Unusual shapes and forms are typical in old-growth forests, such as the Joyce Kilmer-Slickrock Wilderness, in Graham County. Photo by Mike Belleme
Unusual shapes and forms are typical in old-growth forests. Trees shaped like this one, found in Joyce Kilmer-Slickrock Wilderness, in Graham County, often started life growing on a large, downed log, or "nurse log," which has since decayed. The Joyce Kilmer Memorial Forest is celebrating the 75th anniversary of its dedication this year. Photo by Mike Belleme

Editor’s note: Arguably one of the most well-known tracts of old growth forest in Western North Carolina, Joyce Kilmer-Slickrock Wilderness, in Graham County, draws some 40,000 visitors each year. The forest, dedicated to Joyce Kilmer in 1936, celebrates the 75th anniversary of its dedication this year, on Saturday, July 30.

In the first of our two-part series on Joyce Kilmer and the health of the region’s old-growth forest, we report on how some experts argue that the place is steadily regaining the characteristics of the ancient, primary forest that once covered the southern mountains. But the majority of the big trees in the area are tulip poplars and hemlocks, which are threatened by the woolly adelgid, a pest that kills hemlocks. And so, on the area’s anniversary, it’s clear, too, that the recovery of these stands has faced real setbacks.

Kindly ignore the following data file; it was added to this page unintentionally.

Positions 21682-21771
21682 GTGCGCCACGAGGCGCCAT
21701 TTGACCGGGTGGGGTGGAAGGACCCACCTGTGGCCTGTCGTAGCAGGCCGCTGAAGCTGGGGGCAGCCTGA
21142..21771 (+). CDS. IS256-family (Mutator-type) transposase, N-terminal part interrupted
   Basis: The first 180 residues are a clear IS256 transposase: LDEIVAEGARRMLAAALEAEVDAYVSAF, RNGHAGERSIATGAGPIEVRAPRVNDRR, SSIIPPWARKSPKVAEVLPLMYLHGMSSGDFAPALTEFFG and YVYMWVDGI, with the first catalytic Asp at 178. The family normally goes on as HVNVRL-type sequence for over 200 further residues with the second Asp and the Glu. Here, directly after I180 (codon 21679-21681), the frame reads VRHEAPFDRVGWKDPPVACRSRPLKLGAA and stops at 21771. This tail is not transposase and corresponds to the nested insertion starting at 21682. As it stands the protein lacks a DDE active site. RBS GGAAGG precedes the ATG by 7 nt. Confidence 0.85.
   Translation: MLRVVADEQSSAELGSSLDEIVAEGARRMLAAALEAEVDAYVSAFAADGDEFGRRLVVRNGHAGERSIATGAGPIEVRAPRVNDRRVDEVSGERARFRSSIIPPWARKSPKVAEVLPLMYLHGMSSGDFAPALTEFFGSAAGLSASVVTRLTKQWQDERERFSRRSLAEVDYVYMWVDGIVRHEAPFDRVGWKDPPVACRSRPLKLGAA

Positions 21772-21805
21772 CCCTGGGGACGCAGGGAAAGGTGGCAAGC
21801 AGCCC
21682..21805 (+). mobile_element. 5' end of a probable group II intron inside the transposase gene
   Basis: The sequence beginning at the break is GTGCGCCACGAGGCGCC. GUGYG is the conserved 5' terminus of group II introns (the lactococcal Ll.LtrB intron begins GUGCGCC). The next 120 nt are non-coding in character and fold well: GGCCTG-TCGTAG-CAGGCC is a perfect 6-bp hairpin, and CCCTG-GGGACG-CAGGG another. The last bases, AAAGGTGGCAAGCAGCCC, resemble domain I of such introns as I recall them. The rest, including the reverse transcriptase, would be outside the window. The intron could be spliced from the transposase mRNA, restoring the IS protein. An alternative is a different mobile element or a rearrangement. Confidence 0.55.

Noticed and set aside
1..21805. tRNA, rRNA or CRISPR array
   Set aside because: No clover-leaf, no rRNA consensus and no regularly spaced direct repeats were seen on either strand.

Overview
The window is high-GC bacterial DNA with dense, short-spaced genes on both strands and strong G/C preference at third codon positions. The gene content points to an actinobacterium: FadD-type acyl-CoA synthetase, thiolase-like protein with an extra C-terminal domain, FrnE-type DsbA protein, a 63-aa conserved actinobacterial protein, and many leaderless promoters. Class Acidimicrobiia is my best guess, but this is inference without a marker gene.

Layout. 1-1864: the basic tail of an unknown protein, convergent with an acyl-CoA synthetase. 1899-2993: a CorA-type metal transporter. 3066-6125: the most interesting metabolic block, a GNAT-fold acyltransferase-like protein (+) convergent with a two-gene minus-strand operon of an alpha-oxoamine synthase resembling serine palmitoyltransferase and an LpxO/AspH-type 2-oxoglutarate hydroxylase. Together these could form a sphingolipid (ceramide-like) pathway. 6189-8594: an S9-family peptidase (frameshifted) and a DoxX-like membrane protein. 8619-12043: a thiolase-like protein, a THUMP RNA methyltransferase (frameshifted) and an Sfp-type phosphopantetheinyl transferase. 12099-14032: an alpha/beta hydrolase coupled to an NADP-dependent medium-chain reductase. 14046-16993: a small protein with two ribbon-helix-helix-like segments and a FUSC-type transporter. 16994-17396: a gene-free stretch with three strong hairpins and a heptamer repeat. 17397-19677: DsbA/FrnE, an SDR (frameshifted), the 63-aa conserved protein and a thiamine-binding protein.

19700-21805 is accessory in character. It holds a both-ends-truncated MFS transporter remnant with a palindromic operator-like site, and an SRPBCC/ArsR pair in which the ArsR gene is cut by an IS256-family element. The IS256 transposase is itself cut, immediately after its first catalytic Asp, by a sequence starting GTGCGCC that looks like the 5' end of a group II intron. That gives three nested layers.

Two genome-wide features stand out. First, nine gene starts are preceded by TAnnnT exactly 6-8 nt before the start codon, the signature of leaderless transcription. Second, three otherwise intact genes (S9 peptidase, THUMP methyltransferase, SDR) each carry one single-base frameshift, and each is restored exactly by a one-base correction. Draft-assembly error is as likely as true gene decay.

In the second of our two-part series, we report on how the U.S. Forest Service has chosen to deal with the dead trees in the popular area, particularly through dynamiting about 150 of the trees, using the reasoning that it would most resemble the natural snags left behind after a storm event. But it’s not a wholly accepted practice. Some also argue that the area can’t be considered old growth any longer.

Photographer Mike Belleme visited the forest in July, showing us one view of a forest in transition.

[galobj viewid=28]

Creative Commons License

This work is licensed under a Creative Commons Attribution-NoDerivatives 4.0 International License. You may republish our stories for free, online or in print. Simply copy and paste the article contents from the box below. Note, some images and interactive features may not be included here.

Mike Belleme is a contributing photographer for Carolina Public Press. Contact him at mike@mikebelleme.com.

Leave a comment

Your email address will not be published. Required fields are marked *